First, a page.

Why is Steering Cognition important?

Steering Cognition has the potential to explain previously unquantified patterns of human behaviour which have significant consequences for human society.

The importance of Steering Cognition lies in its explanation of human behaviours which lead to either risks or advantages for individuals and groups. A car driver with poor control will increase risks for himself and others. Similarly, individuals with poor Steering Cognition may increase emotional and social risks for themselves and others, whilst those with better steering travel further and more safely. Importantly, the ability to regulate one’s Steering Cognition is unrelated to IQ or rational group behaviour, so measuring Steering Cognition offers an explanation of behaviours and events not currently detected by traditional metrics and models.


  • Poorly regulated Steering Cognition has been shown to correlate strongly with increased mental health and welfare risks during adolescence. A study in 2015 showed that pupils with certain fixed biases in their Steering Cognition were four times more likely to exhibit self-harm, be bullied or not cope with school pressures
  • Secondary school environments which focus on accelerating pupil progress against narrow academic targets have been shown to impede the development of pupils’ ability to regulate their Steering Cognition, leading to some potentially increased mental health and welfare risks
  • Closed group environments have been shown to result in collective biases in Steering Cognition, which increase in-group defensiveness, cognitive blindness and potential prejudice. This suggests that, at a cognitive level, hostile in-group behaviours may involve the biasing of individuals’ Steering Cognition, through closed environmental priming effects.
  • It is predicted that collective Steering Cognition biases create risks in market behaviours. An individual’s moment-by-moment Steering Cognition is influenced and amplified by the collective biases of others in the same environment. In a closed trading environment, this is effect is predicted to result in amplified irrational but non-conscious collective decision making, and may be a cause of market instabilities.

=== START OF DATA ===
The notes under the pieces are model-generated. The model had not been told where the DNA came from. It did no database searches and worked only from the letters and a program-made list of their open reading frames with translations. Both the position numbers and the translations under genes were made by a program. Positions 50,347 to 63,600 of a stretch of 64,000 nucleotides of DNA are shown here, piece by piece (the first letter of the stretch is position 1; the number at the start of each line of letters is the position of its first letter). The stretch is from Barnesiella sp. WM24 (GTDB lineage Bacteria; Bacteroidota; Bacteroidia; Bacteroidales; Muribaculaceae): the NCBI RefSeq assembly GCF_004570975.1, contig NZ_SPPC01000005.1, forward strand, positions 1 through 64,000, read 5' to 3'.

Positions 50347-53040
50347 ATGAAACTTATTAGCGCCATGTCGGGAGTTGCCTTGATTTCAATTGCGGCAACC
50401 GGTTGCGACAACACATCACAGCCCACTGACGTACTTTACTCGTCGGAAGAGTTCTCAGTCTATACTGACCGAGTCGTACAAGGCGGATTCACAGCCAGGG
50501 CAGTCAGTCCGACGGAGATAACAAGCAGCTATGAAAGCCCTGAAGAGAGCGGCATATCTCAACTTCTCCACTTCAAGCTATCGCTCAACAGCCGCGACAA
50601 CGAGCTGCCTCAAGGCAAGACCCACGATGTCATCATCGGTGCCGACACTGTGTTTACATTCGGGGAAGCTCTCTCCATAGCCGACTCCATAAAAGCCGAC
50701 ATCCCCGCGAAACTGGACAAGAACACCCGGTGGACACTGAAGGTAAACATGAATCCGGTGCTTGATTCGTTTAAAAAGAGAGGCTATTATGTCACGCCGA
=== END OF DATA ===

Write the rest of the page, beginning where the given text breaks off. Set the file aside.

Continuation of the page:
• The ability to regulate Steering Cognition has been shown to account for up to 15% of academic outcomes at secondary school. Unlike IQ, Steering Cognition can be improved through coaching and specific teaching approaches, providing a potentially untapped educational dividend for schools
  • A large 2014 study showed that Boarding school education results in better pupil ability to regulate Steering Cognition across social situations than Day school education. This so-called ‘Tribe Effect’ is conjectured to lead to continued social advantages beyond school, such as access to future in-group benefits in work and wider society. The Tribe Effect may in part explain why social mobility has continued to decline despite improvements in academic standards across all sectors of society. READ ARTICLE
  • Employers have been shown to seek employees for higher-level roles such as management and leadership who have better, more flexible Steering Cognition
  • Steering Cognition can be improved through training, coaching and more carefully structured and supportive environments. Steering Cognition is susceptible to both internal and external constraint and direction, equivalent to both teaching a person to drive AND improving the quality of the road signs. As such, improving Steering Cognition provides a targeted, measurable means of behaviourally influencing a population’s non-conscious and conscious behaviours.